}
  }
}

yalc does not install dependency packages, so if the package under development has its own package.json dependencies they will need to be installed in the test project as a second step:

# in the dependent project's directory
$ npm install # or yarn

As of this writing, there is a bug where yalc dependencies are not given the correct permissions:

# in the dependent package's directory
$ <some command that relies on my-project>

path/to/test-project/node_modules/.bin/my-package
/bin/sh: path/to/test-project/node_modules/.bin/my-package: Permission denied
error Command failed with exit code 126.
info Visit https://yarnpkg.com/en/docs/cli/run for documentation about this command.

Fix this by updating the permissions on the reported problem file:

$ chmod +x <path from error>
# e.g. chmod +x path/to/test-project/node_modules/.bin/my-package

Push package changes to local dependent projects

After saving changes to the package under development, simply run yalc push in the package's root directory to publish a new version to the yalc store and automatically update all local projects that yalc added it to the new version.

# in the in-development package's directory
$ yalc push # shorthand for yalc publish --push

Pushing my-package@<version> in path/to/my-package
Pushing my-package@<version>-<hash8> added ==> path/to/my-project/node_modules/package.
Pushing my-package@<version> in path/to/my-project2
Pushing my-package@<version>-<hash8> added ==> path/to/my-project2/node_modules/package.
my-package@<version>-<hash8> published in store.

If you do not want to automatically update the dependency in all projects where it has been yalc added (for example if you have multiple projects with distinct versions of the dependency), use yalc publish and yalc update:

# in the in-development package's directory
$ yalc publish

# in the dependent project's directory
$ yalc update

If necessary, set the dependency's permission in the test project after every yalc push, yalc publish --push, and yalc update (see above).

When the dependency's dependencies change, reinstall the dependent project's dependencies (ie. npm i or yarn).

As of this writing yalc push will (very rarely) fail to update the package.json in the dependent project's copy of the package. If this happens, running yalc update in the dependent project's directory should fix it:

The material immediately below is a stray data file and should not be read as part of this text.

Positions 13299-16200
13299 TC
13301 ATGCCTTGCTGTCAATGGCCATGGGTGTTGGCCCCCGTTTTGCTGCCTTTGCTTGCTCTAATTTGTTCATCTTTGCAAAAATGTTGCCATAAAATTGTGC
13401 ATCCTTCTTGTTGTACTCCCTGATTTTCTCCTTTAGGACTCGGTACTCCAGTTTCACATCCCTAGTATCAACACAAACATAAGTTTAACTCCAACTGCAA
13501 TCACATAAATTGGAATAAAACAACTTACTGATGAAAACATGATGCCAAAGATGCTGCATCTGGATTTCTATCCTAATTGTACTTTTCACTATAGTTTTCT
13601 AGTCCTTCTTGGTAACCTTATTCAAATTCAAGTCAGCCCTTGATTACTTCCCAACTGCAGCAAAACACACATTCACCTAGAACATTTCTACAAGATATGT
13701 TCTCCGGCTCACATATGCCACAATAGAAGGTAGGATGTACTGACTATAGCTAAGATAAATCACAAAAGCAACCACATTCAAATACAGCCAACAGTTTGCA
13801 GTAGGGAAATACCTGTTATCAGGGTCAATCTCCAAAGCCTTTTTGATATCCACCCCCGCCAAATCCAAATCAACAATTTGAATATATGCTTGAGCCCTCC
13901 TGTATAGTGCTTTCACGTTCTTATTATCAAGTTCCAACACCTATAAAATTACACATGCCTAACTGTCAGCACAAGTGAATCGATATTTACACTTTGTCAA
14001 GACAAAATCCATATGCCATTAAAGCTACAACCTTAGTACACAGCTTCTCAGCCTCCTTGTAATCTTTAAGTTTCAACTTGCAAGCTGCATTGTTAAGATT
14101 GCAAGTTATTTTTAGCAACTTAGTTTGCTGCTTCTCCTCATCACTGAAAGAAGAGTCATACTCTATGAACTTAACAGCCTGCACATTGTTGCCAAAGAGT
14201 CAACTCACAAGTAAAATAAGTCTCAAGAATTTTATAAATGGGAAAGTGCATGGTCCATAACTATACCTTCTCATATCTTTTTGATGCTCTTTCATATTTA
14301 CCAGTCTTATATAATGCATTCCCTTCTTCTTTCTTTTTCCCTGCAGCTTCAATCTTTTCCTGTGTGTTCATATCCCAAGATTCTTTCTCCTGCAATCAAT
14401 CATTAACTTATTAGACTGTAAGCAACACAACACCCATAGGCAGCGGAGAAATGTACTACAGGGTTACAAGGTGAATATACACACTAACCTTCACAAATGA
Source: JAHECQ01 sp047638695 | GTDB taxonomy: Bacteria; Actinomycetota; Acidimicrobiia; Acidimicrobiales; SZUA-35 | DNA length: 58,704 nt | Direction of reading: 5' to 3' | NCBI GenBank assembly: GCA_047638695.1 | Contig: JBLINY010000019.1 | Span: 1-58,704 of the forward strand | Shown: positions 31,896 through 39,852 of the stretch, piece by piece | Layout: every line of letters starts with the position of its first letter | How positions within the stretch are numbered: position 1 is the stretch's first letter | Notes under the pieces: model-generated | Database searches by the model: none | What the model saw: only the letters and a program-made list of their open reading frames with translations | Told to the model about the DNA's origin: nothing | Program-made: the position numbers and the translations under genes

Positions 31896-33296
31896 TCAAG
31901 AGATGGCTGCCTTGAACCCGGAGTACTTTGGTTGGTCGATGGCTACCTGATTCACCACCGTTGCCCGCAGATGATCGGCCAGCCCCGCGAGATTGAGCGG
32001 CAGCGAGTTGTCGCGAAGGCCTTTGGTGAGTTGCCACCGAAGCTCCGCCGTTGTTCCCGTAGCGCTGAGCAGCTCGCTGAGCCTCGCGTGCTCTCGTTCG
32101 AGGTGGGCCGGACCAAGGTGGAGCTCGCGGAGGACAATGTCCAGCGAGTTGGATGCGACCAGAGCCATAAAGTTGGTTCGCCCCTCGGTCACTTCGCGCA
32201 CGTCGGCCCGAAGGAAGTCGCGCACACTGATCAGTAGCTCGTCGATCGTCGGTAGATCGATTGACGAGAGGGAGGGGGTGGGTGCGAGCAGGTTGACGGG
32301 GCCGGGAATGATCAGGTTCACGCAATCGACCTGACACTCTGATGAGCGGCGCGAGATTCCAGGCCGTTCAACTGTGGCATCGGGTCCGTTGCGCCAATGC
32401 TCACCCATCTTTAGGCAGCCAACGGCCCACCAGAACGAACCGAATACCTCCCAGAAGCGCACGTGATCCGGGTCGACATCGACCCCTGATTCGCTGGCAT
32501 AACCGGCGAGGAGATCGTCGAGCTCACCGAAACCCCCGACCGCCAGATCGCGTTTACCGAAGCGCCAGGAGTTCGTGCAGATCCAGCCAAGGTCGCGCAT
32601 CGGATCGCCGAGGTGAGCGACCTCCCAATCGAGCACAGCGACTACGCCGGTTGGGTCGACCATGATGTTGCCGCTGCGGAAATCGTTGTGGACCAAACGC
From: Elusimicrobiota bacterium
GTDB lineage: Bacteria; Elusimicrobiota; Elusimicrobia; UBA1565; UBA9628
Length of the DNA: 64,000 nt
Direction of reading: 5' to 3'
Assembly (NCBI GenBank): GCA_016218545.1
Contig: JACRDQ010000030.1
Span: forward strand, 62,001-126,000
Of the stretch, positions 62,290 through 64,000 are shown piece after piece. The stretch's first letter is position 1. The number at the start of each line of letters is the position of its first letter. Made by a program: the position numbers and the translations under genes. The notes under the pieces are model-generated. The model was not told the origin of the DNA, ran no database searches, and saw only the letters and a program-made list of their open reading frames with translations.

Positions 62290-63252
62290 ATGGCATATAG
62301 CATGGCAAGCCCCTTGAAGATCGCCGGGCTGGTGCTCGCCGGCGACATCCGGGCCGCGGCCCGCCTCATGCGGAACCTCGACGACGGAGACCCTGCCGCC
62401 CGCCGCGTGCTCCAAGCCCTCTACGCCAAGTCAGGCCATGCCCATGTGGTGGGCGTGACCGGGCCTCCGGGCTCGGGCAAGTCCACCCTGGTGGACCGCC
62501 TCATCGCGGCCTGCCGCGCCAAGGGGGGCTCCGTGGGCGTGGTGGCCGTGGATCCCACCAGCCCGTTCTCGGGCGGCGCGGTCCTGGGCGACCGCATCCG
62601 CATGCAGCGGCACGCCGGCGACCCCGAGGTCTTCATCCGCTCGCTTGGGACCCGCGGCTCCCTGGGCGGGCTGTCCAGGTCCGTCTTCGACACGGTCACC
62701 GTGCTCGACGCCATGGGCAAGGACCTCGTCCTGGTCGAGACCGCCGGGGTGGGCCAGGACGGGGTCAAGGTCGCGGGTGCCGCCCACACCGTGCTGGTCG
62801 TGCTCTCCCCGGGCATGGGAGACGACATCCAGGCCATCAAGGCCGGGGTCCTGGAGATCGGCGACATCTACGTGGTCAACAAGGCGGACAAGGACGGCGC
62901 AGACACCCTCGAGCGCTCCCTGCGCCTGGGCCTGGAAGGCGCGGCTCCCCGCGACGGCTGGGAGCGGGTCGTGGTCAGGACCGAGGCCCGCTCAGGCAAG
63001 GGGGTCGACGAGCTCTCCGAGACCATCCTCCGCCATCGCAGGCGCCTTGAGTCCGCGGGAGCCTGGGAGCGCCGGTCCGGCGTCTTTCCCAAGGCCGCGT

# in the in-development package's directory
$ yalc push

# in the dependent project's directory
$ cd path/to/test-project
$ <test command>
Error: …
$ cat node_modules/my-package/package.json
# hey it does not reflect the latest changes to path/to/my-package/package.json!
$ yalc update
$ cat node_modules/my-package/package.json
# fixed!
$ <test command>
# that error is cleared

If that does not do it, start with a clean slate: remove the yalc dependency and re-add it:

# in the dependent project's directory
$ yalc remove my-package
$ yalc add my-package
# and then install dependencies

tldr;

"In a nutshell" the basic yalc workflow is

# one-time setup
# --------------

$ npm install -g yalc # or yarn global add yalc


# use (or switch to) yalc
# -----------------------

$ cd path/to/package
my-package $ yalc publish

# if project already has my-package as a dependency already
project $ npm uninstall -S my-package # (or `yarn remove my-package`)

project $ yalc add my-package

# if my-package has dependencies
project $ npm install # (or `yarn`)


# develop
# -------

project $
# test project, updating permissions first if yalc issue 21 has not been fixed

# go off and hack package

my-package $ yalc push

# if my-package's dependencies changed, install dependencies
project $ npm install # (or `yarn`)

# test project, hack package, yalc push package, test project, etc

Have other favorite workflows for developing packages that will be dependencies? I'd love hear, leave a comment below! 💬👇

Henry Bley-Vroman

Henry is a front-end developer in our Durham office. His love of design and exactitude give him a fine eye for beautiful details.